Ethiopia’s leaders in closed-door talks with a European Union special envoy earlier this year said “they are going to wipe out the Tigrayans for 100 years,” the envoy said this week, warning that such an aim “looks for us like ethnic cleansing.”
The remarks by Pekka Haavisto, Finland’s foreign minister, describing his talks with Ethiopian Prime Minister Abiy Ahmed and other ministers in February are some of the most critical yet of the Ethiopian government’s conduct of the conflict in Ethiopia’s northern Tigray region. They came in a question-and-answer session Tuesday with a European Parliament committee.
Ethiopia’s foreign ministry dismissed Haavisto’s comments as “ludicrous” and a “hallucination of sorts or a lapse in memory of some kind.”
Haavisto’s special adviser, Otto Turtonen, told The Associated Press that the envoy “has no further comment on this matter.”
For months, Haavisto has served as the EU’s special envoy on Ethiopia. In February he said he had “two intensive days in substantive meetings” with Abiy — the Nobel Peace Prize winner in 2019 — and other “key ministers” about the growing humanitarian crisis in Tigray, where thousands of civilians have been killed and famine has begun in a region of some 6 million people. Ethiopian and allied forces from neighboring Eritrea have been accused of atrocities while pursuing fighters supporting Tigray’s former leaders.
It is not clear from Haavisto’s remarks this week which Ethiopian officials made the comments about wiping out ethnic Tigrayans.
“When I met the Ethiopian leadership in February they really used this kind of language, that they are going to destroy the Tigrayans, they are going to wipe out the Tigrayans for 100 years and so forth,” the envoy said.
“If you wipe out your national minority, well, what is it?” Haavisto added. “You cannot destroy all the people, you cannot destroy all the population in Tigray. And I think that’s very obvious, that we have to react, because it looks for us like ethnic cleansing. It is a very, very serious act if this is true.”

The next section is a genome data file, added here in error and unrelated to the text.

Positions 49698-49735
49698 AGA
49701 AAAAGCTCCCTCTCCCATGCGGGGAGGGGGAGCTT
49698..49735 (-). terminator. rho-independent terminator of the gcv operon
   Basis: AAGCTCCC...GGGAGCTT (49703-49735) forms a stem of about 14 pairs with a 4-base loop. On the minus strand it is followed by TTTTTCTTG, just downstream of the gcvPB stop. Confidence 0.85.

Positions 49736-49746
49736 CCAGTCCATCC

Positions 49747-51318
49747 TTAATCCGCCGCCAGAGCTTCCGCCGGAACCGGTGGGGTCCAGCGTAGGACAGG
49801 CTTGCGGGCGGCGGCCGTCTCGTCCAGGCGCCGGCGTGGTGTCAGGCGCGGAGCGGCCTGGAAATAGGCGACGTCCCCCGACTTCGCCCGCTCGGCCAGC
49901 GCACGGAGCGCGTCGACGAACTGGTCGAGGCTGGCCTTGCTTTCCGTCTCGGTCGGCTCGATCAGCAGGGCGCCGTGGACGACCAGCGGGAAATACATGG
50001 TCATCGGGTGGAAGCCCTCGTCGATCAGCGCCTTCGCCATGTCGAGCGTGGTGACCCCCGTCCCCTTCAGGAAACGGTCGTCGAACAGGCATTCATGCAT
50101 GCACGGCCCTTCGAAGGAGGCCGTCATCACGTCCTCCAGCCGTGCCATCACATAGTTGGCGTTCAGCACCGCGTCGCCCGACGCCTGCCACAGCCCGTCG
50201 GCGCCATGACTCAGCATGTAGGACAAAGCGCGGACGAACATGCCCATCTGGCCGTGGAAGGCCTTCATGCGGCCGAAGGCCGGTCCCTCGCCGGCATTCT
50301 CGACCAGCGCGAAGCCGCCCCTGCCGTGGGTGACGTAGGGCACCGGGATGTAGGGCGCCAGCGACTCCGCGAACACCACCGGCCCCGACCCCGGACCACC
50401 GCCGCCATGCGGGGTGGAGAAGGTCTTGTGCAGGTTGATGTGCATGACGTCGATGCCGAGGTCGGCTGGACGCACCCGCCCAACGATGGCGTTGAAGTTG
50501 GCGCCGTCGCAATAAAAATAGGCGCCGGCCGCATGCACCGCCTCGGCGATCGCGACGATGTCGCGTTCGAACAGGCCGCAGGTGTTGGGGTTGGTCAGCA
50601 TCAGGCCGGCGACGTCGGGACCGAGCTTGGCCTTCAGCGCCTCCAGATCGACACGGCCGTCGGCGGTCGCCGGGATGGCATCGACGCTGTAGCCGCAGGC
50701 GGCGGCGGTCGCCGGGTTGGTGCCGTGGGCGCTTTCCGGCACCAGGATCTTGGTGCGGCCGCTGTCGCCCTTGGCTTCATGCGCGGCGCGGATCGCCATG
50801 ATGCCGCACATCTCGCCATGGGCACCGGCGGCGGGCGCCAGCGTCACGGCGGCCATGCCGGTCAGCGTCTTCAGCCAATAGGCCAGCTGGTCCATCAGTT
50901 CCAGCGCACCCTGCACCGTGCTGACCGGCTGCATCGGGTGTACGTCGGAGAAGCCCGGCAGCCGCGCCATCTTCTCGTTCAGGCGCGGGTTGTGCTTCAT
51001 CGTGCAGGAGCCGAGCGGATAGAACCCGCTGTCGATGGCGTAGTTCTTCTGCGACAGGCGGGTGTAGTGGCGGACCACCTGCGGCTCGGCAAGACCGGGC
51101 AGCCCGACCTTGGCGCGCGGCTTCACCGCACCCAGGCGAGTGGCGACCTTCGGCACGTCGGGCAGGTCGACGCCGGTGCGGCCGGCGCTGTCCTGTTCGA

In comments shortly after those February meetings, Haavisto had warned that the crisis in Tigray appeared to be spiraling out of control.
The United Nations human rights office has said all sides in the conflict have been accused of abuses, but witnesses have largely blamed Ethiopian and Eritrean forces for forced starvation, mass expulsions, gang rapes and more.
Haavisto’s remarks emerged as Ethiopia prepares to vote in a national election on Monday, the first major test at the polls for Abiy as he seeks to centralize power under his Prosperity Party.
Abiy was awarded the Nobel a year after he took office and introduced dramatic political reforms while sidelining Tigray leaders who had dominated Ethiopia’s government for years in a coalition with other ethnic-based parties. Months of growing tensions between Abiy’s government and Tigray’s ruling party followed, and the prime minister in November accused Tigray forces of attacking a military base.
The EU and the United States have been outspoken about Tigray, with the U.S. last month announcing it has started restricting visas for government and military officials of Ethiopia and Eritrea who are seen as undermining efforts to resolve the fighting.
The U.S. earlier this year asserted that ethnic cleansing is occurring in western Tigray. The term refers to forcing a population from a region through expulsions and other violence, often including killings and rapes.
“It is critical that leaders within the EU are raising the alarm bell,” Human Rights Watch researcher Laetitia Bader told the AP. “There is now ample evidence of widespread atrocities having been committed against civilians in Tigray. … But so far the international response is nowhere near matching the magnitude of the crisis.”
She called on the EU to take “further concrete steps, bilaterally and in international fora, to prevent further atrocities and human suffering.”